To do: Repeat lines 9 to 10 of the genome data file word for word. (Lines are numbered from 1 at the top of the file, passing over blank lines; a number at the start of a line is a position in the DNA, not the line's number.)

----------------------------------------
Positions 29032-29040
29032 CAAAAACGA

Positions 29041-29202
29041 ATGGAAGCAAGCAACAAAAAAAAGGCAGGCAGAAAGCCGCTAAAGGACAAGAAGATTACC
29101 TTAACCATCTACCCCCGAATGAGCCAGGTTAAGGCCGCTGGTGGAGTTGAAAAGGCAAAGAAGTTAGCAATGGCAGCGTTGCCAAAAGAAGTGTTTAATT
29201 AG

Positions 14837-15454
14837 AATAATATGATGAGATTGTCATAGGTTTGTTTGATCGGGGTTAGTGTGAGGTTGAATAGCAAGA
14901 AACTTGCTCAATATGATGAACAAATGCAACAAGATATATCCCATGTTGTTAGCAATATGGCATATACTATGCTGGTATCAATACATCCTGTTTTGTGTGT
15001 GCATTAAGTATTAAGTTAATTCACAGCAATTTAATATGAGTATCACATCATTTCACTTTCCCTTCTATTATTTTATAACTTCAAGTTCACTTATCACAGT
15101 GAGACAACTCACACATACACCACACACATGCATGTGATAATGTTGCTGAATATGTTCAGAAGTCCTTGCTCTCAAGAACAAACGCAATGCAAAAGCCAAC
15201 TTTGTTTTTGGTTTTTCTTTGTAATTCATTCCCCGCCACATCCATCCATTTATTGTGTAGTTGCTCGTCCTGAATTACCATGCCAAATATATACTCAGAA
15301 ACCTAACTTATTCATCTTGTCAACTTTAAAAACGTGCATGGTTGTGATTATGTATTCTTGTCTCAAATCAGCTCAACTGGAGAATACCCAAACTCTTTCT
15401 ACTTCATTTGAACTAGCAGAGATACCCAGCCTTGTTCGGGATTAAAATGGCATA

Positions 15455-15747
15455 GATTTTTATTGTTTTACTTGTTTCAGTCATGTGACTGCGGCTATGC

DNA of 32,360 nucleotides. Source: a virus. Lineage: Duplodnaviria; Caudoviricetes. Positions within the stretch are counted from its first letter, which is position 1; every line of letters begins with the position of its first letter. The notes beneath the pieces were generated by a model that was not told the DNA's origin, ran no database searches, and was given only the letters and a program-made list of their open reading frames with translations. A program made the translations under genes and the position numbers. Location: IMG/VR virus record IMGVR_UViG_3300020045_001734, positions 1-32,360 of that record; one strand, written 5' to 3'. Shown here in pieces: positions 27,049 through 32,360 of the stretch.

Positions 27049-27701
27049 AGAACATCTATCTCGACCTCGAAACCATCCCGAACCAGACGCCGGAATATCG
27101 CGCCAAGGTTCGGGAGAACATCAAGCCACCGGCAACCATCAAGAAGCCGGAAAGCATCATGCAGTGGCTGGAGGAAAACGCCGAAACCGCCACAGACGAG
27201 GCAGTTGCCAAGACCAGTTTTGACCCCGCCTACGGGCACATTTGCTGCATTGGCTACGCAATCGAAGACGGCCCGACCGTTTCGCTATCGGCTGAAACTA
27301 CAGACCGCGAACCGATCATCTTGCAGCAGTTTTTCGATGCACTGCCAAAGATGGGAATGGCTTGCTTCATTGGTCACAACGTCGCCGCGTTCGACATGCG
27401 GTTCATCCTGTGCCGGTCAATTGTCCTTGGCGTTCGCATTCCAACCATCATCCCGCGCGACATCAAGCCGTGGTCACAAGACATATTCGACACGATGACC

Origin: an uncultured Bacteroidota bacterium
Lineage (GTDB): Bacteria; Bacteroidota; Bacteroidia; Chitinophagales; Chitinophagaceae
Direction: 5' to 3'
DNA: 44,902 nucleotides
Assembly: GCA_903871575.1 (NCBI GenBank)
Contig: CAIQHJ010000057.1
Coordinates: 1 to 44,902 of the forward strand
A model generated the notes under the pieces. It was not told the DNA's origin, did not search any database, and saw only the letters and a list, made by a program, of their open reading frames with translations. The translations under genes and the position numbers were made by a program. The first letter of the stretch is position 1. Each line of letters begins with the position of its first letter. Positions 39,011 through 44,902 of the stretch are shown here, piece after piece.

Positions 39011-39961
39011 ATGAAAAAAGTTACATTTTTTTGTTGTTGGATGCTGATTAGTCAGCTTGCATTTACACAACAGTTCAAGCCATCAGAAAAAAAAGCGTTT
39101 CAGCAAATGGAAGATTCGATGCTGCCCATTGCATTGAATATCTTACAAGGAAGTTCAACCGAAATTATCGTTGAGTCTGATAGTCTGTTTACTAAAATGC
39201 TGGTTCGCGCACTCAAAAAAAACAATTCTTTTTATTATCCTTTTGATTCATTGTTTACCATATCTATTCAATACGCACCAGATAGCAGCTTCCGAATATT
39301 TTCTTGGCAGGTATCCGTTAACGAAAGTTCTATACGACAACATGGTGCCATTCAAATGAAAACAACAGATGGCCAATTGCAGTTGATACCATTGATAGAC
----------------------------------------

14901 AACTTGCTCAATATGATGAACAAATGCAACAAGATATATCCCATGTTGTTAGCAATATGGCATATACTATGCTGGTATCAATACATCCTGTTTTGTGTGT
15001 GCATTAAGTATTAAGTTAATTCACAGCAATTTAATATGAGTATCACATCATTTCACTTTCCCTTCTATTATTTTATAACTTCAAGTTCACTTATCACAGT